All posts filed under: Gardening

“St Christina’s Gut” and other poems (series) by Clare McCotter

Saint Teresa’s Heart   Claiming it a charism too diamond for the dark they hung her heart out to dry in a glass globe. Scraped and chafed with a life story the walls of its chambers reverberate still. A girl calling out to another, scratches gold swallows and nival lilies on woodwork none can unravel. A mystic with inquisitorial breath brimming the nape of her neck etches on stone: he has no body but my own immaculate and shining in fields of barley this flesh has flown. A nun crossing night’s cedar soul, writes on an acre of snow: O my sisters this I left, leaving only entrails filled with stars and garnets. An old woman contemplating a wide geranium sky pencils in its margins: morning has come all is light and all are inexorably pierced peregrine and moons circling earth’s fine tilth.   Saint Teresa’s Heart published Abridged 0-39 (March 2015), p. 12. (Revised since publication)   Saint Christina’s Gut   Of all the trees my favourite this sea green turning silver pine roosting me …

“Foraois Bháistí” agus dánta eile le Doireann Ní Ghríofa

Foraois Bháistí   I mbreacsholas na maidine, leagaim uaim an scuab nuair a aimsím radharc nach bhfacthas cheana   ag dealramh ar an mballa: fuinneog úr snoite as solas, líonta le duilleog-dhamhsa. Múnlaíonn géaga crainn   lasmuigh na gathanna gréine d’fhonn cruthanna dubha a chur ag damhsa ar an mballa fúthu, an duilliúr ina chlúmh   tiubh glas, an solas ag síothlú is ag rince tríothu. Fuinneog dhearmadta ar dhomhain eile atá ann, áit agus am   caillte i gcroí na Brasaíle, áit a shamhlaím fear ag breathnú ar urlár na foraoise, ar an mbreacscáth ann, faoi dhraíocht   ag imeartas scáile, dearmad déanta aige ar an léarscáil, ar an bpár atá ag claochlú ina lámh: bánaithe anois,   gan rian pinn air níos mó, gan ach bearna tobann ag leá amach roimhe. Airíonn sé coiscéim   agus breathnaíonn sé siar thar a ghualainn, mar a bhreathnaímse thar mo ghualainn anois,   ach ní fheiceann ceachtar againn éinne. Níl éinne ann.   Rainforest   In morning’s piebald light. I set aside my duster on finding …

“Killruddery” by Helen Harrison

Beneath the elders Where bumble bees Lose themselves In flowering thyme; I lie down in dew-soaked ease. And dog-rose is the scent That makes my spirits rise In the kingdom of the low – Flying bird. I take comfort on the mossy soil; Last years leaves sweet; Damp In the wing-tipped breeze, To ease my mind and soothe My brow; In dappled light my speckled thoughts take flight… And the worm-seeking thrushes Make a rustling sound Where life goes on Underground – Beneath the earthy mound. Killruddery is © Helen Harrison Helen Harrison was raised on the Wirral, seven miles from Liverpool, by Irish parents, and has lived most of her adult life in Co Monaghan, Ireland, where she is married with a grown-up daughter. She has had poems published in A New Ulster, North West Words, Mad Swirl, The Galway Review, The Bray Journal, and the Poethead blog. Her first collection of poetry The Last Fire was published during 2015 by Lapwing. Helen has been guest reader read at venues in Ireland including O’Bheal Poetry …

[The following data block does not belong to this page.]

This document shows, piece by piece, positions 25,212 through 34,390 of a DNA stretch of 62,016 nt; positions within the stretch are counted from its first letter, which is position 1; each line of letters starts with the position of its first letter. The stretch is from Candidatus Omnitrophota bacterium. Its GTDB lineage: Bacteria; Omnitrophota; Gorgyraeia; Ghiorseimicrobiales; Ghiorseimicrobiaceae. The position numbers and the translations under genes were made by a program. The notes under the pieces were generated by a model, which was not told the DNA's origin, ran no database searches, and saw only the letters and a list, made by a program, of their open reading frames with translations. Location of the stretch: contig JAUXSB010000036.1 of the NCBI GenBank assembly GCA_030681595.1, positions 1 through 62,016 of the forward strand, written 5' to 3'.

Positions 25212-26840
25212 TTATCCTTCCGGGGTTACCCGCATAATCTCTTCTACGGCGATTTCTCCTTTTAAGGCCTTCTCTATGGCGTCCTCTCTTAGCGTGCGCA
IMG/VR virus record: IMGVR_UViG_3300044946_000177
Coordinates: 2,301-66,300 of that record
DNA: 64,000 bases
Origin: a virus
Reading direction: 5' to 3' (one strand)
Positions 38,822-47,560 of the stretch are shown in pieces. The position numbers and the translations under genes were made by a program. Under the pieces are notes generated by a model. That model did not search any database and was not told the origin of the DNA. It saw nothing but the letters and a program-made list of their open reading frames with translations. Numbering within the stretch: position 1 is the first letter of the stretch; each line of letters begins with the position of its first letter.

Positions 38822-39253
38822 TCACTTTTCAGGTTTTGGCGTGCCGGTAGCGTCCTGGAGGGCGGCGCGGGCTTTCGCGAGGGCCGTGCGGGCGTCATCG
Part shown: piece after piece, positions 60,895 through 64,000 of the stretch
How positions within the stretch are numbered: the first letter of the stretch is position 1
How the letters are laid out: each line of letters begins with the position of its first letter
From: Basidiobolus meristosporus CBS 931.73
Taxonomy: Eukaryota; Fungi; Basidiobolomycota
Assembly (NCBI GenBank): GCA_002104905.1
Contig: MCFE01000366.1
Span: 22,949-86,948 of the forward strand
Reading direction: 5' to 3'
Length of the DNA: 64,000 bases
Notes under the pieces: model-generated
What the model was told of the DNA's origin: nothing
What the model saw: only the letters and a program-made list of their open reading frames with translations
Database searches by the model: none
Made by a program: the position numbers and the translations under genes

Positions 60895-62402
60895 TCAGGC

“Self Portrait as She Wolf” and other poems by Breda Wall Ryan

Self Portrait as She Wolf   You sheer away from the warm, many-tailed beast, spurn the communal dream.   Beyond the shelter of pine and fir you lope across open ground where cold scalds your lungs,   feel a soft-nosed bullet’s kiss, lick the salt wound clean, almost drown in a starry bog,   but break through its dark mirror, meet your reflection in a boutique window on a city street   among mannequins in ersatz furs, the last of your kind, or the first.   Only look back once, for a silhouette, a hungry scent. There is still time to re-trace your spoor,   answer the tribal howl. Your throat opens on one long, swooped syllable, almost a word.   The Dream of the Fisherman’s Wife   (Katsushika Hokusai. The Dream of the Fisherman’s Wife, woodcut c.1820.)   In the dark my fisherman shapes me, his girl-diver, to his wants, tastes his dream-geisha, inked teeth in her reddened moue, face nightingale-shit bright,   hair a lacquered bowl, camellia-oiled. I slip from his shingle-hard grip, …

‘The Goose Tree’ by Moyra Donaldson

The Goose Tree   ‘There are likewise here many birds called barnacles, which nature produces in a wonderful manner, out of her ordinary course.’ -Topographia Hibernia, Gerald of Wales   There are certain trees whereon shells grow, white-coloured, tending to russet.   Each shell contains a little living creature; like the first line of a poem, a thing   like a lace of silk delicately woven, one end of which is fastened to the shell,   and which at the other feeds into the belly of a rude mass, that in time comes   to the shape and form of a bird. When the bird is perfectly grown, the shell begins to gape.   First lace, then legs, then all comes forth until the goose hangs only by the beak.   A short space after, at full maturity, it falls into the sea, where it gathers feathers.   Those that fall onto the land perish and become nothing. A blank page. The Goose Tree is © Moyra Donaldson, from The Goose Tree (Liberties Press, 2014) Moyra …